Monday, October 20, 2008

Mailbag, October 20th

We're nearing the end of October, and application season is in full swing. Let's check in another mailbag.

115 comments:

eLily said...

Don't forget to subscribe to the comments.

Jennifer said...

Anybody out there submitting flash fiction with their manuscripts? My really short pieces are my best, so I'm submitting one along with a couple of full length stories.

Is anybody else writing flash? I'm afraid it will be looked down upon because it isn't longer.

Adrienne said...
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Adrienne said...

jennifer-

I personally am not submitting any flash fiction, but I am an intern for a literary magazine and more and more flash fiction is being submitted. Also, I am helping coordinate a short short fiction contest at my school. All of my professors and the people I work with seem to think that this form of fiction is really interesting, up-and-coming work. It's getting really popular, so I think that as long as you submit longer pieces with your flash stuff you'll be just fine.

gregory said...

has anyone heard anything about university of central florida?
such a mystery...i have a void that needs to be filled by something.
also, what southern schools excite people?

John said...

what would you consider flash fiction? Less than 5 pages?

Jennifer said...

The piece I am submitting is 777 words. That is two pages double spaced. So I don't mean short - short, I mean flash for real.

Mike Valente said...

Jennifer,

if that's your best work, then submit it. the good thing is that you still have room to submit an entire story, given a 20-30 page limit.

If it's good writing, they won't frown on it.

mike

Lincoln said...

Jennifer,

I submitted a mix of flash and longer pieces and got into an MFA. If its your best work, then send it out!

Bsquared86 said...

This may sounds like a silly question but,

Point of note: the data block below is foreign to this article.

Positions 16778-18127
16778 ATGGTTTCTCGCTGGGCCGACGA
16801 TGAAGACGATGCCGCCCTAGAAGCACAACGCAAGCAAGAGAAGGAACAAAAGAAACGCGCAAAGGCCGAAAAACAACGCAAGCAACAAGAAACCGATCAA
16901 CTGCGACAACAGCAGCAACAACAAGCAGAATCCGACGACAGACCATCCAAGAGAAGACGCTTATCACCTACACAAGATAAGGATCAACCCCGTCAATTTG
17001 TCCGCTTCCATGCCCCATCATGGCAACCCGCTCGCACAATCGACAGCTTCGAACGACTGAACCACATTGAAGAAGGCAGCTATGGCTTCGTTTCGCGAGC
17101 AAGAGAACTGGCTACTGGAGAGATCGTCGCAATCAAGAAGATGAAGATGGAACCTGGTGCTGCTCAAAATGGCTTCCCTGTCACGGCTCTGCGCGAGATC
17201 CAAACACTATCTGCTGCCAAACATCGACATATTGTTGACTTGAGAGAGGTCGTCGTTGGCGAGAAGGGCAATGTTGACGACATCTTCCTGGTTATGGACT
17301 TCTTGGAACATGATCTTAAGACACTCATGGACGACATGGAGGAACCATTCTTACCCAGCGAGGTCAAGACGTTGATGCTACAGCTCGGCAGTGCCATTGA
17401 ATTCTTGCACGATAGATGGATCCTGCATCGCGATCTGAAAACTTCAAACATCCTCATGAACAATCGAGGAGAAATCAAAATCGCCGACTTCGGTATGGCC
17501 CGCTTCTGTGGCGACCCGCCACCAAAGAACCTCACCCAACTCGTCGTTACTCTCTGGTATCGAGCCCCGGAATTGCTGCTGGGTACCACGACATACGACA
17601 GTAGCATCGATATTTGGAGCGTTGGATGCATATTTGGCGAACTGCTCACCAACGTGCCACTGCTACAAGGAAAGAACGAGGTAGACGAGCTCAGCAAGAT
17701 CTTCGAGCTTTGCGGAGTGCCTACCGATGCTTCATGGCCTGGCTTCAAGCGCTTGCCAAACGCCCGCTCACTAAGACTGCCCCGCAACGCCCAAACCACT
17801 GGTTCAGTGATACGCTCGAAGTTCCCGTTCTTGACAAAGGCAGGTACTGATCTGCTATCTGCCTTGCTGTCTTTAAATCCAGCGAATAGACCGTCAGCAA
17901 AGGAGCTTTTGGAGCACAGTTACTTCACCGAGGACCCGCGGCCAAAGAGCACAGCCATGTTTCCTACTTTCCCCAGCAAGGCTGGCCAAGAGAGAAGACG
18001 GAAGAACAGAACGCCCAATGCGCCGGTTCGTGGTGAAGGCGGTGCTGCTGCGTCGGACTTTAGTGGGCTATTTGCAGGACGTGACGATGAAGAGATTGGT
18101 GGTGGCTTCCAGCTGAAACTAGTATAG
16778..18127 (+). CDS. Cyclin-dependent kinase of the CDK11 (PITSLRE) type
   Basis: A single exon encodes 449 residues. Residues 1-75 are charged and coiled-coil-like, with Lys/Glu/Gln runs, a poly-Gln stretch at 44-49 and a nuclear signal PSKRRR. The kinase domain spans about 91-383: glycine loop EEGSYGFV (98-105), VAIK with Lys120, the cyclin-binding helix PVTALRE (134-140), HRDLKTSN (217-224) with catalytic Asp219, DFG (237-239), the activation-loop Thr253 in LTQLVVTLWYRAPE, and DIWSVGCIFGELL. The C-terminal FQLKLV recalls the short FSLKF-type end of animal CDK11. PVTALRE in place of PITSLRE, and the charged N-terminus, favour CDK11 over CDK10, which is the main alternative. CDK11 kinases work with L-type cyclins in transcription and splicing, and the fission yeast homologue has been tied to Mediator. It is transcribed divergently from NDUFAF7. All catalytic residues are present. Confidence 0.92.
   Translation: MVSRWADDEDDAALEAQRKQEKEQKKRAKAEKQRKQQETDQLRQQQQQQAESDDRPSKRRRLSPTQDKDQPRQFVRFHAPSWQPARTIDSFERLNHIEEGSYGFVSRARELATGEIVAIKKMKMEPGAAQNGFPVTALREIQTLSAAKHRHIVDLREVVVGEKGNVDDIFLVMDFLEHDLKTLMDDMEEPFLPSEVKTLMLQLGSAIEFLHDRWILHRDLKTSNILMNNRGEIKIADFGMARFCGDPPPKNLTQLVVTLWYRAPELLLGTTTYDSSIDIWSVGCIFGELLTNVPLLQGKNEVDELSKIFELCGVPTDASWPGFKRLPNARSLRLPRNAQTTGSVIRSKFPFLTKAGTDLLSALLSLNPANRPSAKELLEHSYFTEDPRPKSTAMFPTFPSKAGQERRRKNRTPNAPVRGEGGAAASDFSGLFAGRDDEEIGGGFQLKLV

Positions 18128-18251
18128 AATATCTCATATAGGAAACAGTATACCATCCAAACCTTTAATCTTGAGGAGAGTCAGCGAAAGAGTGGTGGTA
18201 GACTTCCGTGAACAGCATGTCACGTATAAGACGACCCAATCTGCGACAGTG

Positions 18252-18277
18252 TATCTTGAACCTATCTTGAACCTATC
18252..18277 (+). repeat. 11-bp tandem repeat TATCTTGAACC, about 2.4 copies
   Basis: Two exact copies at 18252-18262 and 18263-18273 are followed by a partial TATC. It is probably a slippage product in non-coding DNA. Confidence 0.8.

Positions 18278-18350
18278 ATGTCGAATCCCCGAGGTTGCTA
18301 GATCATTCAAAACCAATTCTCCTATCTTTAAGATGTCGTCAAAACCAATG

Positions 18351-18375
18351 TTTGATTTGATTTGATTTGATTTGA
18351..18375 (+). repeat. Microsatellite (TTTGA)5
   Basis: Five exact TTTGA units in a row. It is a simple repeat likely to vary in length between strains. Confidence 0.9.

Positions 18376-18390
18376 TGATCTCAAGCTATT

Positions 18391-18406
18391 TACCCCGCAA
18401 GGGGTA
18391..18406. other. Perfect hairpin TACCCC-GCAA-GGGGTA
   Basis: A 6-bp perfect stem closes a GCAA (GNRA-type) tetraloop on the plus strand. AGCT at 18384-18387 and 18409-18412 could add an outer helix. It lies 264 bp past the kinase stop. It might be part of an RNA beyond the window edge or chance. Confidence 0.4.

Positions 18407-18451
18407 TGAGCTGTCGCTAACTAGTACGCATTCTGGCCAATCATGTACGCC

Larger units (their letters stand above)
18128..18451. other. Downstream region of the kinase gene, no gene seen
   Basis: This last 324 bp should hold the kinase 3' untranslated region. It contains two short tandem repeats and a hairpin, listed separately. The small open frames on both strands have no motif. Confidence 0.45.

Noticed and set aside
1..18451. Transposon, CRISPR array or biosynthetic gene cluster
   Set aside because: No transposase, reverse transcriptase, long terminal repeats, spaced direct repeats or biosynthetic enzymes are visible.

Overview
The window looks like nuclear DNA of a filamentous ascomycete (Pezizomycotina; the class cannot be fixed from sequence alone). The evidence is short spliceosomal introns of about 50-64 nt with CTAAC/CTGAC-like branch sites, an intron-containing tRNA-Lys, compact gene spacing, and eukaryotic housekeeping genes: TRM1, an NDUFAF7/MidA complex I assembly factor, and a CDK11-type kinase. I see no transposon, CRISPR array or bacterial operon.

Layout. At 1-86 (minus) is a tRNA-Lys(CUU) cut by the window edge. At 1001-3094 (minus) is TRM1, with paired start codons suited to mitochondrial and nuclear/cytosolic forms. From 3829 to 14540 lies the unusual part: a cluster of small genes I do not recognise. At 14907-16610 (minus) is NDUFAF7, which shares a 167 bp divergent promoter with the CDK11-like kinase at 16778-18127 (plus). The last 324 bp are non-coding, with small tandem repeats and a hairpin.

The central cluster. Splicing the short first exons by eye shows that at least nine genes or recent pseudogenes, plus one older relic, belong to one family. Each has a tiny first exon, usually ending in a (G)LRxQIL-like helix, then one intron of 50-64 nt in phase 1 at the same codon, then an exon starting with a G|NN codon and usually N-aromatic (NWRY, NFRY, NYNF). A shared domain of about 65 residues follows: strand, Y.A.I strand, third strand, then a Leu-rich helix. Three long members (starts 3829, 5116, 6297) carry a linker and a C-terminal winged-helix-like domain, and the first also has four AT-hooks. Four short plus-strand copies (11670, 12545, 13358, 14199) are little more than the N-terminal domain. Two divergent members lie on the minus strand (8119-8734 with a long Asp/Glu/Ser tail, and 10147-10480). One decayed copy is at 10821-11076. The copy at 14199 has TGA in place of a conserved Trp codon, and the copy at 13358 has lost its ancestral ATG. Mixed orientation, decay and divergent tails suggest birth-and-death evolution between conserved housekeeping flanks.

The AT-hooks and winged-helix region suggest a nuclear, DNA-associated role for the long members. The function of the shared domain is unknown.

What information about myself should I provide my recommenders?

eLily said...

jennifer - I submitted flash fiction along with a novel excerpt for my MFA applications. I was accepted to both traditional and low-res programs with that manuscript. If it's your best writing, definitely send it. My only caution is to be sure there is real purpose behind the form. That is, the story must fit the form and vice versa.

eLily said...

bsquared - it depends, I guess, on your relationship with your recommenders. Are they professors or managers/bosses?

They should know enough about you to vouch for your character and your dedication to the MFA degree.

Check out some previous posts on letters of rec.

milan said...

On literary responses:

Is it appropriate to "respond" to something by explaining how it helped you with your own writing?

Rather than just deconstruct a story, I'd like to examine it from a personal perspective. I would still "respond" to the story in every sense, but would offer an explanation of how I came to these conclusions and what they meant to me and my writing.

Is this completely inappropriate for a literary response? Not all schools require them. I speak about the ones that do. Columbia for example.

Thanks,

Milan

Jennifer said...
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Jennifer said...

Milan -- Hmmmm. There is a school of thought that personal, autobiographical responses have no place in literary criticism. But some disagree.

Assuming that what the school wants is literary criticism I would stay away from a personal response in case the person who reads it is a member of that school of thought.

I sure am glad I haven't had to do that for any of my apps.

Bsquared86 said...

Thank you Elily! They're all professors.

And, now for my usual question, lol

Anyone else applying to or have an opinion of Otis College of Art & Design or California Institue of the Arts?

Emily said...

This question may be a little bit off-topic, but I've seen some people mention that when they applied to an MFA program, they were not accepted, but were instead offered admission to that school's MA in English program instead. What schools do this? Does anyone know? I really want an MFA, but also have aspirations to a PhD eventually, and therefore think I'd also be happy in a MA program.

Anyone else in this situation, or know what schools might do this?

farren said...

I guess I am a little confused about who will be reading my SOP. Will it be the creative writing program (in which case, my aesthetic interests and creative growth may be more emphasized) or the English Department (in which case my academic history and preparedness for graduate school)? Both--toe the line? Depends on the institution?

mikedon said...

Does anyone know if San Francisco State has any funding for first year students?

insertbrackets said...

Emily,
I know that last year Brooklyn College offered acceptances into their MA program to a good number of their MFA applicants. I can't think of any others of the top of my head.